The Iraq Study Group recommended that the Bush Administration engage Iran. Instead, the Administration chose to threaten it.
In recent weeks President Bush attacked Iran in a speech announcing his escalation in Iraq, deployed a second naval battleship to the Persian Gulf and ordered the raid of an Iranian consulate in northern Iraq, along with the arrests of six Iranians. The current march to war sounds eerily familiar.
Now members of Congress have launched their own pre-emptive strike on the Administration, introducing legislation requiring the President to gain Congressional approval for any attack on Iran. The effort is spearheaded by Rep. Walter Jones, a North Carolina Republican who's emerged as a leading critic of the war in Iraq and a harsh opponent of confrontation with Iran. Jones has assembled a diverse coalition of lawmakers, ranging from conservative Republicans to liberal Democrats, who believe it's time to teach the Administration a lesson in government 101.
"Our constitution states that--while the Commander in Chief has the power to conduct wars--only Congress has the power to authorize war," Jones said at a press conference today. "It's time for Congress to meet its Constitutional responsibility...This legislation makes it crystal clear that no previous resolution passed by Congress authorizes such a use of force [against Iran]."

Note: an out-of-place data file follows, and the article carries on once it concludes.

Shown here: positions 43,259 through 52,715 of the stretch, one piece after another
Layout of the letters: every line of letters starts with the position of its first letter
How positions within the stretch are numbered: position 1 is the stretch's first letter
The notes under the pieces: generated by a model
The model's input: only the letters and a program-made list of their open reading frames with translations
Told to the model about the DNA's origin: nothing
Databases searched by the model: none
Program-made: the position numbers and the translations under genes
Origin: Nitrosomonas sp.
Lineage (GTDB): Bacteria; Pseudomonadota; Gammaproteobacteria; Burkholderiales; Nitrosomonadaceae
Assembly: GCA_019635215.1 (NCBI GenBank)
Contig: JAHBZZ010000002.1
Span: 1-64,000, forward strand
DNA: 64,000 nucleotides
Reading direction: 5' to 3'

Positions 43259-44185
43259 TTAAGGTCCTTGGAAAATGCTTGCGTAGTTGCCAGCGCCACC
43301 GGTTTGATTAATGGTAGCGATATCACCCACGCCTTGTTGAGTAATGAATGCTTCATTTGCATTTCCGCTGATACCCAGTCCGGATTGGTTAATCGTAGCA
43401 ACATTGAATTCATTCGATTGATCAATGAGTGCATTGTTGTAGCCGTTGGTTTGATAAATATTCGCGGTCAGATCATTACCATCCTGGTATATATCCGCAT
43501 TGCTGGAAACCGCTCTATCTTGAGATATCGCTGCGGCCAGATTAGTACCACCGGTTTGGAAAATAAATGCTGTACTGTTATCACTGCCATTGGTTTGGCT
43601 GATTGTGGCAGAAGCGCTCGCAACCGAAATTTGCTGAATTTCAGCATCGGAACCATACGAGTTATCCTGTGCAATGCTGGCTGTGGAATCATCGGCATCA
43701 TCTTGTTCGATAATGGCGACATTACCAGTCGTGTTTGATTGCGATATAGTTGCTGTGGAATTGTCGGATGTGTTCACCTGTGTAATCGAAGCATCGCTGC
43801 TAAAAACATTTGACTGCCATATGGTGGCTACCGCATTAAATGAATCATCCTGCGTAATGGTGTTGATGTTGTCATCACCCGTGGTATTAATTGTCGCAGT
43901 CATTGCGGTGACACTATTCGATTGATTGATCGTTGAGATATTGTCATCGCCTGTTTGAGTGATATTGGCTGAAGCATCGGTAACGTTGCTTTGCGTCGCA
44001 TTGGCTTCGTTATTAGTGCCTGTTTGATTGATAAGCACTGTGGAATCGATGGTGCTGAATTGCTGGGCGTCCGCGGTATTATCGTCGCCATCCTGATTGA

Such a basic expression of the separation of powers should be obvious. But with the Bush Administration, one never knows. So H.J. Res 14 spells it out. "This resolution says a strong message that Congress won't stand idly by and it won't get railroaded into another war that will only make America and the world less safe," said Rep. Marty Meehan. "A lot of people in Congress are fearful that this war will expand," added Rep. Ron Paul. Containing an expansion of the war, said Rep. Neil Abercrombie, is "the most important issue this Congress will face aside from Iraq."
Rep. Wayne Gilchrest, a decorated Vietnam veteran, was in boot camp when Congress approved the fraudulent Gulf of Tonkin resolution in 1964 that led to the war in Vietnam. Today he sees another possible war predicated on "ignorance, arrogance and dogma."
A fellow Purple Heart recipient, Senator Chuck Hagel, recently grilled Secretary of State Condoleeza Rice at a Senate Foreign Relations Committee hearing about whether the Administration was planning to push the war in Iraq into Iran's borders. Hagel sees echoes of Richard Nixon's secret bombing of Cambodia. "Some of us remember 1970, Madame Secretary," Hagel told Rice, "and that was Cambodia, and when our government lied to the American people and said we didn't cross the border going into Cambodia. In fact we did. I happen to know something about that, as do some on this committee.
So, Madame Secretary, when you set in motion the kind of policy that the President is talking about here, it's very, very dangerous."
Moments earlier, Senator Joe Biden asked Rice: "Do you believe the President has the constitutional authority to pursue across the border into Iraq (sic/Iran) or Syria, the networks in those countries?"
Rice responded that the President's constitutional authority was "broad as commander in chief."
After trusting the president on Iraq, the new Congress might be inclined to disagree.